Fear Conditioning and Affective Modulation of the Startle Reflex in Male Adolescents with Early-Onset or Adolescence-Onset Conduct Disorder and Healthy Control Subjects

Published:September 03, 2007DOI:


      Impairments in emotional processing may play an etiological role in the development of aggressive or antisocial behavior such as is seen in conduct disorder (CD). These findings may be developmentally sensitive, with neuropsychological impairments confined to those with the early-onset form of CD, which emerges in childhood. We investigated whether adolescents with early- or adolescence-onset CD would acquire fear conditioned responses to a visual conditioned stimulus and show a normal pattern of affective modulation of the startle reflex.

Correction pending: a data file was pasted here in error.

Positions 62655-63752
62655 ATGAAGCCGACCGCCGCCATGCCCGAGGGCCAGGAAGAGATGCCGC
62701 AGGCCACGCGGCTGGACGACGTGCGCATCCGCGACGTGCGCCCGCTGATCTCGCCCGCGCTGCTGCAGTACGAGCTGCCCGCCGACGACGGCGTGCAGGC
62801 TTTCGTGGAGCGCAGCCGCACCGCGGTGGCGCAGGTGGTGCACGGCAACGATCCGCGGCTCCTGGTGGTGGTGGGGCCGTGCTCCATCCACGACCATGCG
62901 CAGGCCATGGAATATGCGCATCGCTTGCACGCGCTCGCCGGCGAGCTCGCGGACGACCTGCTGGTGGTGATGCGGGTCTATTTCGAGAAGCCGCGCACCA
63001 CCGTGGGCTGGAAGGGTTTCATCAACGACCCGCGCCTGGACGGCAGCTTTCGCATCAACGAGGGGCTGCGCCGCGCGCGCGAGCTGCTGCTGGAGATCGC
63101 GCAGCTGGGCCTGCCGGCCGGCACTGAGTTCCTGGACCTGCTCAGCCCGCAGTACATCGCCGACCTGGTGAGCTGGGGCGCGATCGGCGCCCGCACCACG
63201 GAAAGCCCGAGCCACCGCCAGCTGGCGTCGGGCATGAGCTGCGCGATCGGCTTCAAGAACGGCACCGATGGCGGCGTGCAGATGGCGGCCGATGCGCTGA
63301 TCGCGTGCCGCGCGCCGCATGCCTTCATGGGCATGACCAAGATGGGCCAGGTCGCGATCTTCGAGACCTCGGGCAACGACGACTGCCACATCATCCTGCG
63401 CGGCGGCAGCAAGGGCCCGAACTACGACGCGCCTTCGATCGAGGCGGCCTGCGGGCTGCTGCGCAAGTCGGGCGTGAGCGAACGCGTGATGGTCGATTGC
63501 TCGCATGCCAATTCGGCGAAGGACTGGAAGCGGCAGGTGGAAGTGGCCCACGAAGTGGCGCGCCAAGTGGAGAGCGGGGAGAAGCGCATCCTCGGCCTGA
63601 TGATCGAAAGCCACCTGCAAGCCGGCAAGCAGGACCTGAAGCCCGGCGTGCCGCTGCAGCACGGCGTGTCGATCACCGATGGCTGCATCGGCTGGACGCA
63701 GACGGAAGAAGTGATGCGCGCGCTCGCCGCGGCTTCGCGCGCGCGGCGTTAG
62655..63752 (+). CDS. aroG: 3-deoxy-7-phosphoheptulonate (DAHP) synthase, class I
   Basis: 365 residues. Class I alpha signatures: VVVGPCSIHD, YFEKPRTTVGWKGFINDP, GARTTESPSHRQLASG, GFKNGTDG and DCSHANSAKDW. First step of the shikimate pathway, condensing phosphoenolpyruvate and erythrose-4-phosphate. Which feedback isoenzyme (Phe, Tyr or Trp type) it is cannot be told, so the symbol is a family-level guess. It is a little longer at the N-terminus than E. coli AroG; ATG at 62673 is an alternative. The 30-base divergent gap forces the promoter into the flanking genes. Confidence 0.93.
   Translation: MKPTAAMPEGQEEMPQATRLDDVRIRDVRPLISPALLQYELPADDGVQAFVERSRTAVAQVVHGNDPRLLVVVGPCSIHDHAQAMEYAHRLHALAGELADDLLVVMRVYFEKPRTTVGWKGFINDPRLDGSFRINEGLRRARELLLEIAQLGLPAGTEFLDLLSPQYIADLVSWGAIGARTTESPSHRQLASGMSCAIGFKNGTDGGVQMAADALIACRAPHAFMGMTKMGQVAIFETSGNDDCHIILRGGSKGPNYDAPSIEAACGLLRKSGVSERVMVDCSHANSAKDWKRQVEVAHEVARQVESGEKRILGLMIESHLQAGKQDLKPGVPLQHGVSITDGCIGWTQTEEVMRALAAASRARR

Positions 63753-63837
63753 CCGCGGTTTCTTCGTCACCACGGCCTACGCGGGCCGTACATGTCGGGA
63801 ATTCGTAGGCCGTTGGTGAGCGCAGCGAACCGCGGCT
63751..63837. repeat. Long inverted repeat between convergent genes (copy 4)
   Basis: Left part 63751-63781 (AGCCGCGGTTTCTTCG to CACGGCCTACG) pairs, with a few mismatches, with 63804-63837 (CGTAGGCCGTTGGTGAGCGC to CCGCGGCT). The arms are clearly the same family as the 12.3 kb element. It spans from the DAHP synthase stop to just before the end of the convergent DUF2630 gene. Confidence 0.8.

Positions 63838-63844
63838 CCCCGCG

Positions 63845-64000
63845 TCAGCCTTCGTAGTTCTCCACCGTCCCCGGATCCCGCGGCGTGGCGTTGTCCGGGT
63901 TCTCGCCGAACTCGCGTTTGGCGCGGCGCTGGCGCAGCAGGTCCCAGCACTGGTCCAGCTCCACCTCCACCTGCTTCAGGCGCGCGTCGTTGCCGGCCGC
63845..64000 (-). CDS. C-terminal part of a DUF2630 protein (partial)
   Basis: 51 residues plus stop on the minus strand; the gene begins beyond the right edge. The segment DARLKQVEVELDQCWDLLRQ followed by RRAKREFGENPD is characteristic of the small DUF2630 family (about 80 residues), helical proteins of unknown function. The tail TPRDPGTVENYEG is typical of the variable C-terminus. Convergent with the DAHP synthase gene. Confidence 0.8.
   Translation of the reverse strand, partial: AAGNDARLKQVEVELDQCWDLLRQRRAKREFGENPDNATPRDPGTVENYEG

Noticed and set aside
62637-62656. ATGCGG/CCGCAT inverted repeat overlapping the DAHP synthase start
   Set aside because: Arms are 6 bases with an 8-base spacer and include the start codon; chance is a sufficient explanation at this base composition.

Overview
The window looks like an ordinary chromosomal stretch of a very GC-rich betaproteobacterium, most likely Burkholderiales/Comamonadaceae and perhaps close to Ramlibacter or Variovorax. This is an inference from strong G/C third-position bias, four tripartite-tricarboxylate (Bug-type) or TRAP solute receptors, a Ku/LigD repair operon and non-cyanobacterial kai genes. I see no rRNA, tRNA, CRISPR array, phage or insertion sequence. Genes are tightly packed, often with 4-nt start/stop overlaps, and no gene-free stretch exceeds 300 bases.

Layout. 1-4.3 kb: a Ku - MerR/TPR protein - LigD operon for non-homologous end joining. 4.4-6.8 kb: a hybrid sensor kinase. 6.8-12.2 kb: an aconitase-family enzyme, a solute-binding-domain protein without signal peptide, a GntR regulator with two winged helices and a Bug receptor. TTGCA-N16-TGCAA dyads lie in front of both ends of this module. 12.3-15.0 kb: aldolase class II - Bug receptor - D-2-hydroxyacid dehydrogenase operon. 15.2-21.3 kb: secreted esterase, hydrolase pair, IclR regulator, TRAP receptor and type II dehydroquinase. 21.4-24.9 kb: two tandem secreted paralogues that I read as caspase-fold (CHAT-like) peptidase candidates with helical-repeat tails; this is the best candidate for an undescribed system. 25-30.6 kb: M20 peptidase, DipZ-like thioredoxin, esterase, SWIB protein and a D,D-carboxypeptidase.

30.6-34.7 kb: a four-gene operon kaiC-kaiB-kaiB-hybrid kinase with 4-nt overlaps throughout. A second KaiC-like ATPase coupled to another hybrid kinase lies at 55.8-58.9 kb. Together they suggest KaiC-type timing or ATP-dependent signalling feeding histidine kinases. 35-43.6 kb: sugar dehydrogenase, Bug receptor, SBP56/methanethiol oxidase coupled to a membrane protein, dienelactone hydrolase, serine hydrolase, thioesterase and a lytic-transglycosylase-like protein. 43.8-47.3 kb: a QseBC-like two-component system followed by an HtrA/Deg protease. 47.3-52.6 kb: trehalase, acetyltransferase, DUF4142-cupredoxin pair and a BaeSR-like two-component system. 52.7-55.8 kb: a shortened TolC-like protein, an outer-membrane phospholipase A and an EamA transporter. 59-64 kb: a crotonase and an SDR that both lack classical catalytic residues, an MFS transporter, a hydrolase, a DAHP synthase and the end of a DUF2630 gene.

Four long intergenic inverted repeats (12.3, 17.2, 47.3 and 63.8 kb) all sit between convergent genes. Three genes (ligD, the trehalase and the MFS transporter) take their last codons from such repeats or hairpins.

Electrodermal activity was measured during the fear conditioning process, and electromyographic recording methods were used to assess blink magnitudes elicited by acoustic startle probes during the viewing of emotionally valenced pictures. Forty-one early-onset CD, 28 adolescence-onset CD, and 54 healthy control adolescents participated in the study.


      Both CD groups showed impaired differential fear conditioning relative to control subjects, while retaining the ability to generate normal skin conductance responses to the aversive unconditioned stimulus. There was a similar relationship between emotional valence of the slides and startle magnitude in CD and control adolescents, but startle-elicited blinks were lower across all emotion categories in both CD subtypes.


      Fear conditioning deficits and reduced startle amplitudes were observed in participants with early- and adolescence-onset forms of CD. These findings are consistent with impairments in neural systems subserving emotion and involving the amygdala in CD, regardless of age of onset.

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